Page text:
The first pair of amendments, in practical terms, because they are concerned with election, would be more difficult to operate. The second excludes more employers and, therefore, more employees from its operation. They are both equally damaging to the spirit and purpose of the Bill.

Two main arguments have been advanced by the noble Lord, Lord Goodhart, and the noble Viscount, Lord Astor. The first is that WFTC is a burden on business and secondly, that employees who, as a result are eligible for tax credits, could find themselves discriminated against and, therefore, without a job. Those are the two arguments that have been advanced this afternoon.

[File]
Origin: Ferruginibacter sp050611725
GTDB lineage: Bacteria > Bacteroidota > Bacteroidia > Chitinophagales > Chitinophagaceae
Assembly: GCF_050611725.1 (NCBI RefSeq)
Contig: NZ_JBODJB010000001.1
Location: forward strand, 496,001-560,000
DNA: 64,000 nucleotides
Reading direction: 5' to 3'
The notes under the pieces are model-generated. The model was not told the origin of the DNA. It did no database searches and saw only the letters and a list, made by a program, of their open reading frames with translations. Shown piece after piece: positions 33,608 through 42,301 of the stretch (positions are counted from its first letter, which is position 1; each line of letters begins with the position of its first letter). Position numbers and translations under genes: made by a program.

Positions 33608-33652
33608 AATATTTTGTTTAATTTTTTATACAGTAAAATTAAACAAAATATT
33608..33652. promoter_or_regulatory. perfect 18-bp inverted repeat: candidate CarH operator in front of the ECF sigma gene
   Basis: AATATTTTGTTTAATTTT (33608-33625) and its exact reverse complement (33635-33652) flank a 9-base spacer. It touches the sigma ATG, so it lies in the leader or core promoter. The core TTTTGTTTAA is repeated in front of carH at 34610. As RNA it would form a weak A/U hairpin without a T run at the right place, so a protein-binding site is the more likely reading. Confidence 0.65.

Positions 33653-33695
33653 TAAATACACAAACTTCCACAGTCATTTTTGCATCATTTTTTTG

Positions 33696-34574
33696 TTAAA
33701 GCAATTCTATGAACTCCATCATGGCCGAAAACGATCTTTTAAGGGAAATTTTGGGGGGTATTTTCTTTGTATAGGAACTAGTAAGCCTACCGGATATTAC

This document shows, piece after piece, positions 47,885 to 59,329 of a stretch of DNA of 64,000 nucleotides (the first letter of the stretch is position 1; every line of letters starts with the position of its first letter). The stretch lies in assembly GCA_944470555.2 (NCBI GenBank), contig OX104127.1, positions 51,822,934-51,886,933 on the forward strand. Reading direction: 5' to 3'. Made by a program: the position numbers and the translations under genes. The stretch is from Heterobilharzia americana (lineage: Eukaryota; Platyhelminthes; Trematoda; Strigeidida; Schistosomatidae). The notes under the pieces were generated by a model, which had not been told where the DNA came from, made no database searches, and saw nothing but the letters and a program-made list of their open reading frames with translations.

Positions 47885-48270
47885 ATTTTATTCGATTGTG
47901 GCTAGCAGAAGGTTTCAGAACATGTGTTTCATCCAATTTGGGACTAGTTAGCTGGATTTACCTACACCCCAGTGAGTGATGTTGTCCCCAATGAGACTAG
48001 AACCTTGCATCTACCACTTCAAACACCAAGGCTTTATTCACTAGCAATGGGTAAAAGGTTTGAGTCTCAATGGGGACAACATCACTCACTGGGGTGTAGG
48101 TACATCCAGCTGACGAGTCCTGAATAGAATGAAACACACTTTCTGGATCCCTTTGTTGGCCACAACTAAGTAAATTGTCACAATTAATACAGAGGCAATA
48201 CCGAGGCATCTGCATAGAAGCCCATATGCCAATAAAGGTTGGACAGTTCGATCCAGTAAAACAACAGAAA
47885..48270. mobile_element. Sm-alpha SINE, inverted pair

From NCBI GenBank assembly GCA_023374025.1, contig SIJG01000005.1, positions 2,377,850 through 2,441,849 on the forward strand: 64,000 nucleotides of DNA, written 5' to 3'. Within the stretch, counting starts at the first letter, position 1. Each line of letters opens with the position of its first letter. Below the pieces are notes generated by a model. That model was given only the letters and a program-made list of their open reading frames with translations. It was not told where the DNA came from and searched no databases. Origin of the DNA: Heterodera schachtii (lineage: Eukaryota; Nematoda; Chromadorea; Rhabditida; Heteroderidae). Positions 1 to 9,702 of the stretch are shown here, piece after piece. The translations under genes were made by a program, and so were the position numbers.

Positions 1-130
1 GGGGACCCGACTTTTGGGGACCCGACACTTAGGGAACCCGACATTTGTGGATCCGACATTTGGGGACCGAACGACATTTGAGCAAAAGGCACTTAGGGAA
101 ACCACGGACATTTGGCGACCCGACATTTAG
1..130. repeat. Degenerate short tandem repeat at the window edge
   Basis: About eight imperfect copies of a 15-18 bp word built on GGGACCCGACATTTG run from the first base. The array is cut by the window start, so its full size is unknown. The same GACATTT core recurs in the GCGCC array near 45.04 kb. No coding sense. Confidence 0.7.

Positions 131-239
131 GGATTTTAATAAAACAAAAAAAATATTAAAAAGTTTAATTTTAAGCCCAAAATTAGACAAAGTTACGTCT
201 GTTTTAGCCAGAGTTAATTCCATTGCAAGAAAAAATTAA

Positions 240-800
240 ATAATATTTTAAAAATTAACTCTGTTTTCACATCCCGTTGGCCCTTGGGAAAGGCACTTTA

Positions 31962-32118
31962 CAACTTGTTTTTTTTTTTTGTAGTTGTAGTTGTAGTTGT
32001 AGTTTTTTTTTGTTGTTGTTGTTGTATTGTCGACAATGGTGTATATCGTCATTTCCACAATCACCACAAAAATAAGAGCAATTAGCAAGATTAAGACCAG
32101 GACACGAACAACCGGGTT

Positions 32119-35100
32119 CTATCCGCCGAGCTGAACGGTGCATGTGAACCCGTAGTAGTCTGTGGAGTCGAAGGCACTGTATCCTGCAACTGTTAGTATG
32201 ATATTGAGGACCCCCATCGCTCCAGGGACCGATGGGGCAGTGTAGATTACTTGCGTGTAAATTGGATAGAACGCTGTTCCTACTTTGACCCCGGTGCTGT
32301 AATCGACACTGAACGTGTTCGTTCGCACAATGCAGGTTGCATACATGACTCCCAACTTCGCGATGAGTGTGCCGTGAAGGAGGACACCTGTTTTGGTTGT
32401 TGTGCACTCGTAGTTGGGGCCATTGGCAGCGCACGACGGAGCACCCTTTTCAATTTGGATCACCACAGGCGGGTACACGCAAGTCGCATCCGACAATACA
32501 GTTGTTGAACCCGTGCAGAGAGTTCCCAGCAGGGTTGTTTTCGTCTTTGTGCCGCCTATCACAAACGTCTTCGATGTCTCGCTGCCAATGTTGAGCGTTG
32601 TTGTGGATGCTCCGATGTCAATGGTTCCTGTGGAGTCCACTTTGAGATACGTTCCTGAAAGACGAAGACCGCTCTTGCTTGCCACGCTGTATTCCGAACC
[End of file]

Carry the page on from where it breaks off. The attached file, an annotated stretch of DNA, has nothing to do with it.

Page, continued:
I shall address those arguments in turn. Are they a burden on business? I do not doubt that small firms might wish responsibilities, such as those brought about by WFTC, to go away. I do not doubt, as my noble friend Lord Peston said, that they might have the same approach to the minimum wage, to the application of the Disability Discrimination Act, even to PAYE itself. Yet, in the Government's view, those are proper responsibilities for a business to undertake and, having reached that view, the Government cannot allow businesses to pick and choose which responsibilities they will honour and which they will avoid.